TS Karl skirts island: outages, storm surge

  • Karl Continues

  • Work to be done: Belco crews will be about the island to restore power to areas affected adversely by Tropical Storm Karl (Photograph by Akil Simmons)

    Work to be done: Belco crews will be about the island to restore power to areas affected adversely by Tropical Storm Karl (Photograph by Akil Simmons)

  • Choppy aftermath: the waters in the Bailey’s Bay area remain very choppy (Photograph by Akil Simmons)

    Choppy aftermath: the waters in the Bailey’s Bay area remain very choppy (Photograph by Akil Simmons)

  • Tropical Storm Karl passing Bermuda this morning (Graphic courtesy of the Bermuda Weather Service)

    Tropical Storm Karl passing Bermuda this morning (Graphic courtesy of the Bermuda Weather Service)


Tropical Storm Karl brushed past the island with minimal impact, but more than 800 Belco customers were without power this morning — and the Department of Parks is advising swimmers to avoid waters on all South Shore beaches, as the surge remains high.

Buses resumed normal service at noon.

While there were no major outages during the height of the storm, which was about 64 miles east of the island at 9am, further outages are expected, according to a spokeswoman for the utility.

“As of 7.40am, a total of 816 customers are currently without power,” the spokeswoman said.

“The majority of these, 739, are out as a result of a mainline fault occurring at 7.19am in the Middle Road, Southampton areas, between Evans Bay Road and High Point Drive.”

She added that crews are on-site and working to restore power as quickly and safely as possible.

“I am pleased to advise that there were no major outages during the height of the storm and at 5.30am this morning 15 customers were without power on Seabright Avenue,”

Twelve units at Shelly Hall in Hamilton Parish also lost power yesterday evening. However, Belco crews were on site effecting repairs by 10pm.

However, the spokeswoman added: “Given the amount of rain that fell through the night, we do anticipate further outages as tree branches become very heavy and hit or lean against overhead power lines.”

According to the Bermuda Weather Service’s 9am advisory, Karl was heading northeast at about 18mph.

The closest point of approach within 72 hours had passed, with the US-based National Hurricane Centre stating that the storm would now accelerate away from the island. Some strengthening is forecast during the next 48 hours and Karl is expected to become a hurricane by tonight.

According to a spokeswoman for the Government’s Emergency Measures Organisation, the hurricane watch had been ended for Bermuda, although the earlier tropical storm warning would remain in effect throughout the morning.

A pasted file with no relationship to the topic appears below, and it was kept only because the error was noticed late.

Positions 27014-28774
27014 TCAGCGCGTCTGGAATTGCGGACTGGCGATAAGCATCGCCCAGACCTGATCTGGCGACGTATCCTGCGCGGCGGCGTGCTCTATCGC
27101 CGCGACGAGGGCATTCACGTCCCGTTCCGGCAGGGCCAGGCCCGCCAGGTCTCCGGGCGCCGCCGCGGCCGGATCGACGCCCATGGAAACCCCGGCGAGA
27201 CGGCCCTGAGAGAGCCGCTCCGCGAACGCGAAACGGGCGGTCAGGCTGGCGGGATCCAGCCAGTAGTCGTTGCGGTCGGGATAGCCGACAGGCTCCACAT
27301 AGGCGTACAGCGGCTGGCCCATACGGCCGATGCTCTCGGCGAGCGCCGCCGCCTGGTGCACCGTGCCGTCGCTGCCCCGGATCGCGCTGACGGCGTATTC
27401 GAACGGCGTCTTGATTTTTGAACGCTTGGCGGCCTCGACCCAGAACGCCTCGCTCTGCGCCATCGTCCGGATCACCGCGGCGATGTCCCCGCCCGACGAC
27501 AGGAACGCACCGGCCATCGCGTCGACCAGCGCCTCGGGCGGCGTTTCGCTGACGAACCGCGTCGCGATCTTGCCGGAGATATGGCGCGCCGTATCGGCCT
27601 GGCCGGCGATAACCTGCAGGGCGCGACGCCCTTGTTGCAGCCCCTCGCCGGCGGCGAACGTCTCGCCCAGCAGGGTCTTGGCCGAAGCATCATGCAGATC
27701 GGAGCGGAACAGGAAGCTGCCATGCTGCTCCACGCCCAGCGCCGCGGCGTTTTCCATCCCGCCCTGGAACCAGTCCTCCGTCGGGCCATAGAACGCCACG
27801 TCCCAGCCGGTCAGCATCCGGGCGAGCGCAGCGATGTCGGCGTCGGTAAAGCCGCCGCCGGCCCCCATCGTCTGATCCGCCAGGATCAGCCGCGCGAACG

“Winds are gradually expected to back into the north-northwest by mid-morning with a steady improvement forecast for the afternoon,” she said.

The highest winds recorded were east to east-northeast at between 34mph and 52mph, with gusts of more than 62mph.

According to the BWS, the storm was still boasting maximum sustained winds of more than 63mph this morning with higher gusts.

Tropical storm-force winds are likely to continue until about 10am or 11am, and in the marine area as late as noon. Showers, thunderstorms, squalls and dangerous surf remain likely, with conditions set to improve this afternoon.

According to the NHC, tropical storm-force winds still extend outward up to 100 nautical miles from the centre of the storm, which is expected to produce between three and five inches of rain over Bermuda through today. Isolated tornadoes remain possible this morning.

In a statement this morning, the Emergency Measures Organisation said it was safe to start moving around. However, it urged “extra caution” as there may be loose wires and low hanging branches along with standing water in low-lying areas.

In the East End, damage from the storm appeared very minor this morning, limited to large puddles on roads and small branches fallen off trees, with the Causeway unaffected and operating as normal.

Updates

• Today’s talks celebrating the contributions of black Anglicans to the life of the Church have been delayed by one hour. Featuring the Reverend Rose Hudson-Wilkin, Chaplain to the Speaker of the House of Commons, the free event in the Cathedral Hall had been due to start at 10.30am. All are welcome and refreshments are available although attendees are encouraged to bring a packed lunch if they are planning on staying for the second session on the subject “We are the Body of Christ”. The talks will be followed by a further event on “Race and the Bible” at 4pm on Sunday.

• BF & M will be open this morning from 10am to help with any queries or claims advice. “We at BF & M are happy that Bermuda seems to have weathered the storm as Tropical Storm Karl moves away,” the company stated. “BF & M would like to remind you that a tropical storm warning remains in effect, so please continue to be vigilant.”

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Published Sep 24, 2016 at 12:01 am (Updated Sep 24, 2016 at 12:18 pm)

TS Karl skirts island: outages, storm surge

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